Principal Investigator: Junaid Razzak, Johns Hopkins
Urban areas are at high risk of humanitarian crises. No tool currently exists to help urban leaders predict their city’s performance and compare it to others. The project aims to develop a tool to objectively measure and score the lifesaving capability of urban health systems in the aftermath of a mass casualty event. The reliability and validity of the tool – City Emergency Health Response Capability Assessment tool (CERC) – will be tested and compared with a full disaster drill in three high risk cities in low-middle income countries: Karachi (Pakistan), Tegucigalpa (Honduras), and Port Harcourt (Nigeria). The research will assess policy relevance of CERC score to urban policy makers.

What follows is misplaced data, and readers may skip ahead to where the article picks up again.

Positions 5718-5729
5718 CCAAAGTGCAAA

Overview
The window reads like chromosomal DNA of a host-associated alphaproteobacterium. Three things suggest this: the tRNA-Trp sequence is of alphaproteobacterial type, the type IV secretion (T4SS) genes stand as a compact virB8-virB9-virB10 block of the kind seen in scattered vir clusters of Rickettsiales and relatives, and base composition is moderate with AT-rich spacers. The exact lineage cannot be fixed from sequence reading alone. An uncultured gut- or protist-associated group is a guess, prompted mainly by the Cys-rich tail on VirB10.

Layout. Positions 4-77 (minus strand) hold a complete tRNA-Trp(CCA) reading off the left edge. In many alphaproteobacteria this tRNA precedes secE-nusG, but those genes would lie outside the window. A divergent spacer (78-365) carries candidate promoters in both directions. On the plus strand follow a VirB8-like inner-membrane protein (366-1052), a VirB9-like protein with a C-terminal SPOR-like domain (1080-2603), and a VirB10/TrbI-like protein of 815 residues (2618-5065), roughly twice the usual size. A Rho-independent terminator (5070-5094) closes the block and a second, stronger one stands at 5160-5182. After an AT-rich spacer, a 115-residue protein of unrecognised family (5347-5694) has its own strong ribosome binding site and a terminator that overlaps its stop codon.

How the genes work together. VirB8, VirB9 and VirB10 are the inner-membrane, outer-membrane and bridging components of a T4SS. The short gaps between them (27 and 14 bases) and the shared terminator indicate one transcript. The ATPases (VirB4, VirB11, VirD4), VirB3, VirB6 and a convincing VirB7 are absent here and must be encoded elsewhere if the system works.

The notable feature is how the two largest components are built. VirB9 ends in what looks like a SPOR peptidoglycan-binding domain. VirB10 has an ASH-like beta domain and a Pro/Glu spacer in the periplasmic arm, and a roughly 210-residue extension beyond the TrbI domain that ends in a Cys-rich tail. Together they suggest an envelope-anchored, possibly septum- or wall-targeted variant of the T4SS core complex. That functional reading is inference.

The project is expected to deliver a number of outcomes:
• Development of the first valid, reliable tool to measure and score capacity of an urban emergency health care response system
• Emergency response assessment of three selected cities that face increased disaster risk
• Capacity development of partners – academic institutions and city governments
• Enhancing international partnerships in global disaster risk reduction
By strengthening urban disaster response to mass casualty events, the project ultimately aims to guide leaders and policy makers in benchmarking their city’s emergency response capacity and performance in comparison with other cities around the world and foster a proactive stance on future preparedness efforts.
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